Three Senate Democrats are hoping to close a loophole in federal wiretapping laws that essentially allowed one Pennsylvania school to spy on a student using a laptop camera.
The “Surreptitious Video Surveillance Act,” introduced Friday by Sens. Arlen Specter (D-Pa.), Russ Feingold (D-Wis.) and Ted Kaufman (D-Del.), would institute the nation’s first explicit rules outlawing video surveillance.
Under the new legislation, persons caught capturing and storing video without the taped user’s consent would face the same civil and criminal penalties as those who wiretap an unsuspecting caller’s phone.
The bill updates the current Wiretap Act, drafted in the 1960s at a time when Internet video did not even exist. According to Specter, who chiefly authored the new legislation, the revision is essential to safeguard Americans “from unwanted intrusions in their homes where there is a reasonable expectation of privacy.”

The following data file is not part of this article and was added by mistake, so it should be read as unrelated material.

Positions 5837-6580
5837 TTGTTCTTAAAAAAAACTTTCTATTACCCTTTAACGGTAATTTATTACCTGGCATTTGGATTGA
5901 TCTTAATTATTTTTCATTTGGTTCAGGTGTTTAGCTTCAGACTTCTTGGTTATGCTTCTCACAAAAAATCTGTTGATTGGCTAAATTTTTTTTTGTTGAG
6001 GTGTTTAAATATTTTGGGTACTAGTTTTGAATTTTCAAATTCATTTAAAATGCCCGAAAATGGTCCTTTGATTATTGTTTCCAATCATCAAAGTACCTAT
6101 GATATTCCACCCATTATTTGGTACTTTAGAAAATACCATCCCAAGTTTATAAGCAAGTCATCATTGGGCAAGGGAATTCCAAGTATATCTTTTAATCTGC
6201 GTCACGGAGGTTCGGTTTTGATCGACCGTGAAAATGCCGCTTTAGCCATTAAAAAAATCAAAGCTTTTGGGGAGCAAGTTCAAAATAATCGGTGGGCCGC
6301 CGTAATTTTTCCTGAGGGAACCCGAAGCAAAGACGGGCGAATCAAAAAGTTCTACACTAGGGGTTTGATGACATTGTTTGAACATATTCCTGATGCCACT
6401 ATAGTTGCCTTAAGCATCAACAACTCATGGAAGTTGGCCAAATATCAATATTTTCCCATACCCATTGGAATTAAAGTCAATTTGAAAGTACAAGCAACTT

“Many Americans would be surprised to learn that there is no federal statute to protect them from being secretly videotaped in their homes,” added Feingold, a co-sponsor, in a joint statement released Friday.
“I am pleased to join Senators Specters and Kaufman in introducing legislation that will close this loophole,” he continued, noting, “This bill permits the government to conduct necessary surveillance while protecting the privacy rights of innocent Americans.”
The trio’s effort arrives a few months after news broke that school administrators at Harriton High School in Pennsylvania had activated a webcam installed on one student’s school-issued laptop without his knowledge or permission.
Thanks: THE HILL/Tony Romm